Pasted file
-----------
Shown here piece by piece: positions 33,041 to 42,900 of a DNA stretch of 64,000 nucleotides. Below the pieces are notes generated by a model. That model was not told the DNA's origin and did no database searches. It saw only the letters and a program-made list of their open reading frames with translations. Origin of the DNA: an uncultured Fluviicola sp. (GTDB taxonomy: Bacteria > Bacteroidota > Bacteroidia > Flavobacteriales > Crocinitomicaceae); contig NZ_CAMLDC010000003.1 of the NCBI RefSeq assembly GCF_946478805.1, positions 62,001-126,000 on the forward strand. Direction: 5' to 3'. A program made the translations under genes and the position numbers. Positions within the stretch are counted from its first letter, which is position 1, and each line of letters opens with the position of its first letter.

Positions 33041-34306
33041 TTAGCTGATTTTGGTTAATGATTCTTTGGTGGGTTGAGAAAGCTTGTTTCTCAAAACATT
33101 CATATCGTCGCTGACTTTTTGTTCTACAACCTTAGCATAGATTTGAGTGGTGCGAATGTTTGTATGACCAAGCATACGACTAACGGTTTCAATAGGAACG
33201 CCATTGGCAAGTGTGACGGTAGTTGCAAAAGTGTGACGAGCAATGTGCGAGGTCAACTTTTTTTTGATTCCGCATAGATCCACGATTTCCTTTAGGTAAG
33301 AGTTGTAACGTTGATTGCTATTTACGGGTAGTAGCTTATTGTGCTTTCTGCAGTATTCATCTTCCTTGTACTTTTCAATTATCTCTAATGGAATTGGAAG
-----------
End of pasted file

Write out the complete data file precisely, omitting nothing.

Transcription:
Shown here piece by piece: positions 33,041 to 42,900 of a DNA stretch of 64,000 nucleotides. Below the pieces are notes generated by a model. That model was not told the DNA's origin and did no database searches. It saw only the letters and a program-made list of their open reading frames with translations. Origin of the DNA: an uncultured Fluviicola sp. (GTDB taxonomy: Bacteria > Bacteroidota > Bacteroidia > Flavobacteriales > Crocinitomicaceae); contig NZ_CAMLDC010000003.1 of the NCBI RefSeq assembly GCF_946478805.1, positions 62,001-126,000 on the forward strand. Direction: 5' to 3'. A program made the translations under genes and the position numbers. Positions within the stretch are counted from its first letter, which is position 1, and each line of letters opens with the position of its first letter.

Positions 33041-34306
33041 TTAGCTGATTTTGGTTAATGATTCTTTGGTGGGTTGAGAAAGCTTGTTTCTCAAAACATT
33101 CATATCGTCGCTGACTTTTTGTTCTACAACCTTAGCATAGATTTGAGTGGTGCGAATGTTTGTATGACCAAGCATACGACTAACGGTTTCAATAGGAACG
33201 CCATTGGCAAGTGTGACGGTAGTTGCAAAAGTGTGACGAGCAATGTGCGAGGTCAACTTTTTTTTGATTCCGCATAGATCCACGATTTCCTTTAGGTAAG
33301 AGTTGTAACGTTGATTGCTATTTACGGGTAGTAGCTTATTGTGCTTTCTGCAGTATTCATCTTCCTTGTACTTTTCAATTATCTCTAATGGAATTGGAAG